Pro bono: in good health?

Pro bono is good for all. Amanda Finlay shines a light on some innovative examples, from ‘social prescribing’ of legal advice to educational outreach

How can pro bono work in a health setting?

Over the last few years an increasing number of legal clinics have been established in healthcare and NHS settings, as well as medical legal partnerships. These innovative projects recognise the links between social issues and health.

Poverty, poor housing, a lack of adequate food to eat and unemployment or financial worries can have a significant impact on people’s physical and mental health. GPs are often asked by patients for help in sleeping at night; when the root cause is worrying about losing a job, home, and maybe family. We know from Macmillan that cancer sufferers often say: ‘It’s not the cancer that keeps me awake at night; it’s worrying how I will pay the bills.’

The case for locating legal advice in health settings was highlighted by the Low Commission report Welfare Advice and Better Health in 2014, which recommended that the most effective way of delivering social welfare law advice was to embed it in the places where people already turn for help, where their needs are understood and where they trust the providers.

In this way, legal advice can be viewed as part of a broader ‘social prescribing’ model which also tackles isolation and other underlying causes of ill health. For many years this was funded by civil legal aid, by local authorities and by forward thinking health commissioners. Unfortunately, LASPO has led to cuts to this type of advice too. But the need hasn’t gone away and many examples of innovative projects have sprung up around the country, all reliant on pro bono support by lawyers and law students.

One is the Bromley by Bow Community Centre, an innovative community organisation in east London, founded by barrister GP Sir Sam Everington. The Centre supports families, young people and adults to learn new skills, improve health and wellbeing, find employment and develop the confidence to achieve goals and transform lives. The integrated services they offer include specialist legal advice on debt, employment law and immigration.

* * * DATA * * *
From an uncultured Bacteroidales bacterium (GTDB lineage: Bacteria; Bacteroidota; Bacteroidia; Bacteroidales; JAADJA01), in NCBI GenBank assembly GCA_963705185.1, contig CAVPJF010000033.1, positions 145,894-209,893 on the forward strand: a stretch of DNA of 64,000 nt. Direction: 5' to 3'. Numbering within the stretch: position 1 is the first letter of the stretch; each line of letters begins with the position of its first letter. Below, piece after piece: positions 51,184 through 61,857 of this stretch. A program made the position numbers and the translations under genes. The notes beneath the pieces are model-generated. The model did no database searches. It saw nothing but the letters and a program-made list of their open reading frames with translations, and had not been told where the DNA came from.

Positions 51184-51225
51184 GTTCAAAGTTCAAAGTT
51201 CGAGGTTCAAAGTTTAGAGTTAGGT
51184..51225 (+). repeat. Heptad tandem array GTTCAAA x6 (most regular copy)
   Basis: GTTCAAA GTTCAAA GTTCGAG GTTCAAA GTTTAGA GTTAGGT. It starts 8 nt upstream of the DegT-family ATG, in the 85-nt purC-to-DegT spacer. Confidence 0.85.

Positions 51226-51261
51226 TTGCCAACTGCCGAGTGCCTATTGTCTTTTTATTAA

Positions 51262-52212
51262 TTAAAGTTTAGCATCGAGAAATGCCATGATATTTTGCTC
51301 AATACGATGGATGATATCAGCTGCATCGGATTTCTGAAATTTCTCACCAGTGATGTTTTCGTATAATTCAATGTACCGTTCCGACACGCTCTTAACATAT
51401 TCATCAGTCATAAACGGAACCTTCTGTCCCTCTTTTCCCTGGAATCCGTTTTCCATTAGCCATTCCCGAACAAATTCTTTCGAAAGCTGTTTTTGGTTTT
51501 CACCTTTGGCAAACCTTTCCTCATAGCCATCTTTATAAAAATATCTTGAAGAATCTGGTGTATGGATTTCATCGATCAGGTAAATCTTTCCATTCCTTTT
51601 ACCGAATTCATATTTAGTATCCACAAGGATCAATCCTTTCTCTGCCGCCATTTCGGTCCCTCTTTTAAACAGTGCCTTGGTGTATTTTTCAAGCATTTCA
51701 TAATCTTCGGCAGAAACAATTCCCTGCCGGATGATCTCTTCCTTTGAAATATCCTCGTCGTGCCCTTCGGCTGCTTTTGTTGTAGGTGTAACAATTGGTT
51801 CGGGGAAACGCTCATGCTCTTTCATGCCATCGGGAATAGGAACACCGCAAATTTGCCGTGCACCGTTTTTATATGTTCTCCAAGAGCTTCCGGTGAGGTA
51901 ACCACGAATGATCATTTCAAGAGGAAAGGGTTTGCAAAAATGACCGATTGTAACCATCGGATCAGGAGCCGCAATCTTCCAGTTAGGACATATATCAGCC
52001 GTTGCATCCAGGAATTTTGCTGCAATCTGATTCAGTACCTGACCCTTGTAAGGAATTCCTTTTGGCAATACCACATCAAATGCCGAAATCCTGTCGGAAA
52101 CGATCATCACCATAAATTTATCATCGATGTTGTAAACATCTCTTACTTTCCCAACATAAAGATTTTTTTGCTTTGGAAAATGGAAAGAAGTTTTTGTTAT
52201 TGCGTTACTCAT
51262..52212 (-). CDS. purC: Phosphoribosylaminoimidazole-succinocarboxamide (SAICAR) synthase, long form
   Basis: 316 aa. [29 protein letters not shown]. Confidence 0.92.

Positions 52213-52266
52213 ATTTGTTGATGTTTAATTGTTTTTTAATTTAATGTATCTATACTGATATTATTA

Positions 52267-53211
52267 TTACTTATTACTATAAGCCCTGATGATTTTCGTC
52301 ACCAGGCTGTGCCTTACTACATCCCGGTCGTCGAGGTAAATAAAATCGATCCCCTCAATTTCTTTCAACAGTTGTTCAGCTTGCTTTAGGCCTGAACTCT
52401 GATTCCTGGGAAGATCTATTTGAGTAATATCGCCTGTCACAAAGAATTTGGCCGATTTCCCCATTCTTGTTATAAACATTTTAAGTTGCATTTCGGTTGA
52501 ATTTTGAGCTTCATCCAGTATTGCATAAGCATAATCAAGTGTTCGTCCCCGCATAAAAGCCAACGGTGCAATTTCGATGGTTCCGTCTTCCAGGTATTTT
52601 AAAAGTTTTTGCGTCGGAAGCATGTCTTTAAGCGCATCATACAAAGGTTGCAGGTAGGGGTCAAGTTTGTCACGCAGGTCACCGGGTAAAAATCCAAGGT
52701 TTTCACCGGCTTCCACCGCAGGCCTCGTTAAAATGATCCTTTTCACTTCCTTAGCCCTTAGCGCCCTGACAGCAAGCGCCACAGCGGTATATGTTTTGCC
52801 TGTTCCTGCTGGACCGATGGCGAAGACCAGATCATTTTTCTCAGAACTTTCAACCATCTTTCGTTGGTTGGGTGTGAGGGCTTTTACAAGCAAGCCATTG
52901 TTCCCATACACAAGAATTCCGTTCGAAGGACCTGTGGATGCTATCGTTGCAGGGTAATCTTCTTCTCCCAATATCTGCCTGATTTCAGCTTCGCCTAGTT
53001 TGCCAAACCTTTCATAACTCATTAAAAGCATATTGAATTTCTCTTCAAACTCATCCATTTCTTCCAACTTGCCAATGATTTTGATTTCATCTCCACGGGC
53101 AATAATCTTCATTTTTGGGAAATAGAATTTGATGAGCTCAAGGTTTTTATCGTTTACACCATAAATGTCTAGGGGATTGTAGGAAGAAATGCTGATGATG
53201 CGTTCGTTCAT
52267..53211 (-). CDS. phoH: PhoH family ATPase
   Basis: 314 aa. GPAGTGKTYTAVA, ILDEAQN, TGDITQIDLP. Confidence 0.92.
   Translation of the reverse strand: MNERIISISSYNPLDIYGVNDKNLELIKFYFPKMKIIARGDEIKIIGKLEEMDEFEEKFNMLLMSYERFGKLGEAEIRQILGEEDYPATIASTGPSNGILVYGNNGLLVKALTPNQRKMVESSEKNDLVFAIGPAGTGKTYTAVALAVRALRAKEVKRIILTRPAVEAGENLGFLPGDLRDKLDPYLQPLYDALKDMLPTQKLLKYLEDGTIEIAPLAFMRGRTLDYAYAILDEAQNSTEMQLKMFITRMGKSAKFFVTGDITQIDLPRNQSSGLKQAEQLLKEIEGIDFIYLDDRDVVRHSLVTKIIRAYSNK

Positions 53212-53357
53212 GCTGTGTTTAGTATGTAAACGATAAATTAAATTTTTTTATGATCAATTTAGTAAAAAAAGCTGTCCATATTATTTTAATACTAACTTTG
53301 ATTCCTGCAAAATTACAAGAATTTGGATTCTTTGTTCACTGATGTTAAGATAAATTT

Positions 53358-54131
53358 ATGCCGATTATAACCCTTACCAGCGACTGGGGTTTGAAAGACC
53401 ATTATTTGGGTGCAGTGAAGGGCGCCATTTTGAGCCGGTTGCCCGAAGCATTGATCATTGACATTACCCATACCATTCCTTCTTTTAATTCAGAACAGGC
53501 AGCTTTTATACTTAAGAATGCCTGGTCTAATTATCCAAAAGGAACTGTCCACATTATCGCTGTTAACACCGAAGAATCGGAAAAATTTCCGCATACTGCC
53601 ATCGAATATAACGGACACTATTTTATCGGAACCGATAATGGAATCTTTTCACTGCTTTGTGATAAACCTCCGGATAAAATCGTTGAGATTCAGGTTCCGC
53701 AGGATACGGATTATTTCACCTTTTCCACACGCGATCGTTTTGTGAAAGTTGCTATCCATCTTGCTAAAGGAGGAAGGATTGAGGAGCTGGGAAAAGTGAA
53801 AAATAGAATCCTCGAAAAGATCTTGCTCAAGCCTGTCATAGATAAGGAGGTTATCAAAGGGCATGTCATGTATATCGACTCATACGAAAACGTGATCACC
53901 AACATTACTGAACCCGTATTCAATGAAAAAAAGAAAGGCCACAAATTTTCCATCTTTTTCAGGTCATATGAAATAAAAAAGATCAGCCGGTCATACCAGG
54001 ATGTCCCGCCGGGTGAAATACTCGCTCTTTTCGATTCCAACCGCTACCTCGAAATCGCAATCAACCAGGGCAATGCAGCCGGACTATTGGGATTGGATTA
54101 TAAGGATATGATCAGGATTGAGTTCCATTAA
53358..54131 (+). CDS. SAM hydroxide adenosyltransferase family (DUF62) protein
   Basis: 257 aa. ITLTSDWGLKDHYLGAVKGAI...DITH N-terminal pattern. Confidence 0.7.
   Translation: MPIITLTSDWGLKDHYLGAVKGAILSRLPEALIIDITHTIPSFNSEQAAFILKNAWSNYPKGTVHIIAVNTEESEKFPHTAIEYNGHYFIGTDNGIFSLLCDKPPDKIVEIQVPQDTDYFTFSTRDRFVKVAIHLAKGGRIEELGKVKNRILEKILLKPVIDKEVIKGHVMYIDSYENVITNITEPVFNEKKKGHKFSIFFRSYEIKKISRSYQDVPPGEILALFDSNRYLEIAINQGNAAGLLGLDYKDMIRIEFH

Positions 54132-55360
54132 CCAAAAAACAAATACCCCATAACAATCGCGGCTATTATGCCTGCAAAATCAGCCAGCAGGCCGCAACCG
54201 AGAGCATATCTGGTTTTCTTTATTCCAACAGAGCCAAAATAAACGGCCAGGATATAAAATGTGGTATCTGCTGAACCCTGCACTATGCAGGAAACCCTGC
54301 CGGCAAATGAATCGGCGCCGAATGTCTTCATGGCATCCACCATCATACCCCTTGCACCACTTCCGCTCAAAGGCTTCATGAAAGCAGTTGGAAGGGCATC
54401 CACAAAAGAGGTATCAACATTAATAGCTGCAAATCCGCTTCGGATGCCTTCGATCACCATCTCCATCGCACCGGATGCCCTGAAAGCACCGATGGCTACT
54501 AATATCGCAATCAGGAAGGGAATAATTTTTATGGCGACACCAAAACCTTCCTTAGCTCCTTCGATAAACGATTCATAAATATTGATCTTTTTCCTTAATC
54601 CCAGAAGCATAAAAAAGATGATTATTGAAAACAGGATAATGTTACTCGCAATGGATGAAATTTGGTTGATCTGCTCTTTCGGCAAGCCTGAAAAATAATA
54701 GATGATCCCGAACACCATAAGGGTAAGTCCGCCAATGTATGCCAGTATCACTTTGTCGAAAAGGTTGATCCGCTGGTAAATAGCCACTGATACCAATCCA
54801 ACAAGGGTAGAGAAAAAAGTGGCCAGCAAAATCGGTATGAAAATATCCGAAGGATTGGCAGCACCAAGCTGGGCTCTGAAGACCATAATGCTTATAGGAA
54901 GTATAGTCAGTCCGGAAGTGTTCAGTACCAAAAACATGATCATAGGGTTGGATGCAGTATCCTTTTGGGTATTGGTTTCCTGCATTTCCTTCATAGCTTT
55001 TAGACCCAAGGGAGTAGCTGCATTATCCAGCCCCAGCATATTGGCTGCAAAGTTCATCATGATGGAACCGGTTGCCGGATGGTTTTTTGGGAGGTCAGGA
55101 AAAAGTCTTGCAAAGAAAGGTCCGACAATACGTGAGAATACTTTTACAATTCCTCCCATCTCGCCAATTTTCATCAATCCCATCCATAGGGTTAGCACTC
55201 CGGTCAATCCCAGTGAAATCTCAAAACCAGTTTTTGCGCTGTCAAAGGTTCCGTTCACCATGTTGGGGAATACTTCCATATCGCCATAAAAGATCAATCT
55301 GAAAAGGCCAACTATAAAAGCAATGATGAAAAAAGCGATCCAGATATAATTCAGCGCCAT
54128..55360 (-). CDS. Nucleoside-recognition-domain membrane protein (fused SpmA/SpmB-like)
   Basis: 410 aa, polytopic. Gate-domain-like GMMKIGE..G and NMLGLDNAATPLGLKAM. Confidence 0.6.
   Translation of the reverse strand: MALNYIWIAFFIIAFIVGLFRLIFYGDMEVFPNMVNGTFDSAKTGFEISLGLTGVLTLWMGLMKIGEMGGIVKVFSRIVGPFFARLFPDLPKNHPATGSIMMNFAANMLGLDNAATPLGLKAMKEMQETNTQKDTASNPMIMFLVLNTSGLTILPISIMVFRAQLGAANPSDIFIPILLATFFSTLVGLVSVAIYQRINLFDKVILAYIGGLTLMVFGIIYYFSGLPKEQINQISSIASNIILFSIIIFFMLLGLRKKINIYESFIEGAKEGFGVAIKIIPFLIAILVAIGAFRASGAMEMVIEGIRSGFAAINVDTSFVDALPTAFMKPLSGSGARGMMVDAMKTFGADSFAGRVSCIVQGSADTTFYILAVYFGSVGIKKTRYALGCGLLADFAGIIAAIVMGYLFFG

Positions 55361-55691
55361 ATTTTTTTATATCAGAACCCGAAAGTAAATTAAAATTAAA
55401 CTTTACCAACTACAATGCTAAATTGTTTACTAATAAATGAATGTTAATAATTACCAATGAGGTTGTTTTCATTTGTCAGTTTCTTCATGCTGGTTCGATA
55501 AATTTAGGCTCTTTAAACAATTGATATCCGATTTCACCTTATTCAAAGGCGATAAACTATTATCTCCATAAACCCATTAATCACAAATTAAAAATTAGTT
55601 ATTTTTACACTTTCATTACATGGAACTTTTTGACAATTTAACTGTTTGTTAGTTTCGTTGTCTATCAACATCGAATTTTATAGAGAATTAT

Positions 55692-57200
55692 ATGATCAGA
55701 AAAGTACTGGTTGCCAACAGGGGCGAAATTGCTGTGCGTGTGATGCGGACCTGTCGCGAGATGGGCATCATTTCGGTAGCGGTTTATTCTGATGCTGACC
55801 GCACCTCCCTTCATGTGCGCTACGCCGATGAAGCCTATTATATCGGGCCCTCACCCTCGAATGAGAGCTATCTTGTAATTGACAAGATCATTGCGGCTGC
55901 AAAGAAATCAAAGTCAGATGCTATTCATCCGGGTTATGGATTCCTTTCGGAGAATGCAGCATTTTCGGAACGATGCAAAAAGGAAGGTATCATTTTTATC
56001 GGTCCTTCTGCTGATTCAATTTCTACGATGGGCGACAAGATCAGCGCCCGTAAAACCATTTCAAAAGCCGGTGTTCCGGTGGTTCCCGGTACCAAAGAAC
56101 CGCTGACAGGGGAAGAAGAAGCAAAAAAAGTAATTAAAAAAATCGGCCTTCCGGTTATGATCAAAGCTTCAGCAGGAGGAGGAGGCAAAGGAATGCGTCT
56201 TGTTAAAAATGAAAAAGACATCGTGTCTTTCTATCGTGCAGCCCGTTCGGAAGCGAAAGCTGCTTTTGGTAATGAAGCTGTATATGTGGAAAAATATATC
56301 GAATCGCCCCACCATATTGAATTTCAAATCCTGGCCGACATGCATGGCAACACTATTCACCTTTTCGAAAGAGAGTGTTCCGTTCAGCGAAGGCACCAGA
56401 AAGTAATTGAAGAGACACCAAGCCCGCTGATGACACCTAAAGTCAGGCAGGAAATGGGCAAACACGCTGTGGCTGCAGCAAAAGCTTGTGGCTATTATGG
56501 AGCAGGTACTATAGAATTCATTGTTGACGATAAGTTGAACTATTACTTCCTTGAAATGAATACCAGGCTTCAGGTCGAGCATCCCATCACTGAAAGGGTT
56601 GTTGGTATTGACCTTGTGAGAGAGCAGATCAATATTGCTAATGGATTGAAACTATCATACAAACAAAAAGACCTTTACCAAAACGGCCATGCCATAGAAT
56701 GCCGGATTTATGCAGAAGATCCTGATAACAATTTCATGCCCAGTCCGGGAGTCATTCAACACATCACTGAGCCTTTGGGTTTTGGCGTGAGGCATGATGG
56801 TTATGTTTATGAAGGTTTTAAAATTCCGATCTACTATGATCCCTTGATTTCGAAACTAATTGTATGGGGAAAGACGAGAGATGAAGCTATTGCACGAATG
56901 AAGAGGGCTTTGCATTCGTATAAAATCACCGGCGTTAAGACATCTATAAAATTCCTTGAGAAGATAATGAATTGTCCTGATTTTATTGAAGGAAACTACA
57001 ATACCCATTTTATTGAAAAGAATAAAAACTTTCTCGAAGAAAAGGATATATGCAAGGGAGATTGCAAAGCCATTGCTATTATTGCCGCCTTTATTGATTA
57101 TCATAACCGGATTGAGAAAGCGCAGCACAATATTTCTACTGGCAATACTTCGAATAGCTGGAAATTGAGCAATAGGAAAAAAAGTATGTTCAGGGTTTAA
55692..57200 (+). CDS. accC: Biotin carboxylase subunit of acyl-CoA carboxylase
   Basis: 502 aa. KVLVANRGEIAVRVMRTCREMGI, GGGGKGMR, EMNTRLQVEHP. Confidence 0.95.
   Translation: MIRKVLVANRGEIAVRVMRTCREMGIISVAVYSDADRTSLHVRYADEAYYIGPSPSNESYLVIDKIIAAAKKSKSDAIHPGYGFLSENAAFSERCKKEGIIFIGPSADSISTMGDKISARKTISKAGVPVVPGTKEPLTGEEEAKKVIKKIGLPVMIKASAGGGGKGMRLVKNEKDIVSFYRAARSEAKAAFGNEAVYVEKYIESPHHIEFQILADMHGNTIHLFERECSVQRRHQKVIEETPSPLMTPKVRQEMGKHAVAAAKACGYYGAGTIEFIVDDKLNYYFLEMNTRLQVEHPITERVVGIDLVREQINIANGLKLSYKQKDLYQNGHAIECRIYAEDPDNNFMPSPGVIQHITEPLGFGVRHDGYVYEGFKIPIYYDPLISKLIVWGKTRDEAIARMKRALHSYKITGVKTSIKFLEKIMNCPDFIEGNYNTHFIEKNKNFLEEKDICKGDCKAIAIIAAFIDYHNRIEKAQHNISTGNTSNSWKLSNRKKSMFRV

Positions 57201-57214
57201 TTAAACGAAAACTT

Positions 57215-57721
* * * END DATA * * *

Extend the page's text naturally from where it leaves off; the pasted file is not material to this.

The UCL Legal Clinic is another unique example; an academic collaboration seeking to provide a delivery prototype and evaluation model that can be scaled up for use by others. Launched in January 2016, this is a student-run law clinic based at the Guttmann Health Centre in Newham. It offers free legal advice on a range of social welfare law issues to patients on a GP referral or drop-in basis (see bit.ly/2yaesvW). Another collaboration, between Macmillan Cancer Support and LawWorks, provides employment-related support for people with cancer and their carers (see case studies at: bit.ly/2gtWdtW).

What is public legal education?

Lawyers also play a key role in providing public legal education (PLE), for example by working with schools to engage children in how the legal system works, the rule of law, individual rights and responsibilities. The Bar Council’s work with the Citizenship Foundation on Art 50 earlier this year is a great example, but beyond schools, there are lots of PLE projects involving barristers and other lawyers working in the community, usually with the most vulnerable. All need more support.

The heaviest users of public services are often those who have a wide range of interlinked problems, and are therefore poorly equipped to deal with them. Often, they do not realise that difficulties in their life might have a legal solution; they may think they’re just unlucky, or a victim of discrimination. PLE can enable people to gain the knowledge, skills and confidence to resolve problems themselves and to avoid future problems. Importantly, starting education at a young age can have a lasting impact.

The Bar Council has a long-established partnership with the Citizenship Foundation, sponsoring Bar Mock Trials (for over 25 years now), as well as helping to develop and deliver legal education, and to mentor students in mock trials supporting by experiential learning a better understanding of the legal process.